First, you’ll want to select a comfortable, dispensable pair
of shoes with good tracking. An old pair of tennis shoes from
the back of your closet will do nicely.
Take the same approach in selecting attire. Look for loose,
comfortable clothing that you don’t care about damaging. Light
colored clothes are ideal, since they reflect heat, while dark
clothes absorb it.
Next, pick up some sunscreen and mosquito repellent. The sun
here in Hawai‘i is very intense, so you should look for a strong
sunscreen, at least a 40 spf. Apply the lotion generously to
your neck, face, arms, legs, and any other areas that will be
exposed to sunlight.
Find an empty plastic bottle, fill it with water, and stick
it in the refrigerator the night before your hike. It is very
important to drink plenty of water when hiking to prevent dehydration
A first aid kit is not necessary, but why not be safe and spend
an extra few bucks? Look for a comprehensive kit to be better
prepared in the event of an accident. It would also be wise
to carry a cell phone with you.
If you don’t own a cell phone, bring someone along who does.
If that is not possible, hike only easy, well-known trails and
do not deviate from the main path. You should also let someone
know where you are going and what time you expect to return.
Familiarize yourself with the hike. Ask people who have done
it how long it will take and what the conditions are like. It
may even be useful to buy a map. And if you really want to be
safe, there are some companies that offer guided tours at a
Now that you’ve taken steps to prepare, you’re ready to embark.
Diamond Head, Maunawili and Waimea Falls, and Lanikai, are hikes
that Kalamalama staff have done. Note that Waimea Falls has
a fee of $20 for kama‘ainas, and that Diamond Head will cost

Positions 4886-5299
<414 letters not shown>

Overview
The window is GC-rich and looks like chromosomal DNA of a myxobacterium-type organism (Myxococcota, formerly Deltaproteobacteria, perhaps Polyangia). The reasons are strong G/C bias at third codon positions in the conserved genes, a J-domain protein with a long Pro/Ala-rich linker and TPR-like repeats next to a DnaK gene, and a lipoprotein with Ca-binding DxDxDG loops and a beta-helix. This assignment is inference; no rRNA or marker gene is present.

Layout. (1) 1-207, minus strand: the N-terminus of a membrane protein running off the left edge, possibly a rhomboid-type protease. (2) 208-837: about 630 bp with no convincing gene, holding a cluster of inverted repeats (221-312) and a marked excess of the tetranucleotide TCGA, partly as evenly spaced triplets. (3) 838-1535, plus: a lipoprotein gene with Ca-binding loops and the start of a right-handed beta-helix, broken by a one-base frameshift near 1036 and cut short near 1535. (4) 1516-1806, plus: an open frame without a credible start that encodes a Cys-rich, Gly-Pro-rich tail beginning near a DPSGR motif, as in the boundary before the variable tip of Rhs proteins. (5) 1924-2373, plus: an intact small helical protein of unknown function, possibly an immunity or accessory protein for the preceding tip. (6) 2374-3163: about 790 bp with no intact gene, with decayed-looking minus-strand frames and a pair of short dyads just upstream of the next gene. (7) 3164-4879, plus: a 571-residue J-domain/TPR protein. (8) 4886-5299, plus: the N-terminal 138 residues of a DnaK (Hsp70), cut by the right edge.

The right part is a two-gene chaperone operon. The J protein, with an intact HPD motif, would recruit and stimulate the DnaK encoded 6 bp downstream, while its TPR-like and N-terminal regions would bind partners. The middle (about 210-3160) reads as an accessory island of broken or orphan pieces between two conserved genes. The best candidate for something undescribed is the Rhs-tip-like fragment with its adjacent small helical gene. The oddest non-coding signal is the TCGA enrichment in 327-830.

Each location is unique and beautiful in its own way, so which
one you decide to do first is up to you. Where you live, your
willingness to travel, time available, and stamina are all factors
to consider. Lanikai is the most difficult, then Diamond Head,
Maunawili Falls, and Waimea Falls.
The trail is steep and not well paved, but you’re in for a
treat once you reach the top of Lanikai ridge; the view is awesome.
You’ll see two pillboxes near the top that were once a part
of Oahu’s defense network during World War II. Not much to see
inside of them except rubbish and broken glass, but don’t be
afraid to plop your ‘okole on top of the roofs. They make a
great spot for observation or for a picnic lunch.
Diamond Head Crater is a steep hike, but unlike Lanikai, the
trail is well paved. You should muster a lot of energy for this
one. The average time it takes to travel to the top is one hour,
but it’s well worth the panoramic view of Honolulu. Be sure
to bring your camera!
A roundtrip Maunawili Falls hike will take you about two hours.
The trail is known to harbor many mosquitoes if wet, so you
may want to avoid going during such times or wear mosquito repellent.
It also is well paved, but some parts are steep. Many large
trees shade the path, and at the end, a beautiful 20-foot waterfall
flows into a small pond. You may be tempted to cool off by taking
a dip, but be careful. Contrary to popular belief, swimming
in these ponds is not entirely safe. Leptospirosis (see sidebar),
a bacterial disease that causes flu-like symptoms, may be present
in the water.
A tropical rainforest that abounds lush greenery, colorful
flowers and exotic birds are part of Hawai‘i’s image. Waimea
Falls is all that. Concession stands are set up along the path
in case you get hungry or thirsty. If you find yourself too
lazy to walk, don’t worry, the park has a trolley-assisted tour.
Also, hula and music performances take place at various spots
and times on the hike. At the falls, you’ll enjoy a diving show
with a grand finale dive from atop the 50-foot waterfall. The
park even provides wedding services for a fee. Call 638-8511
for more details.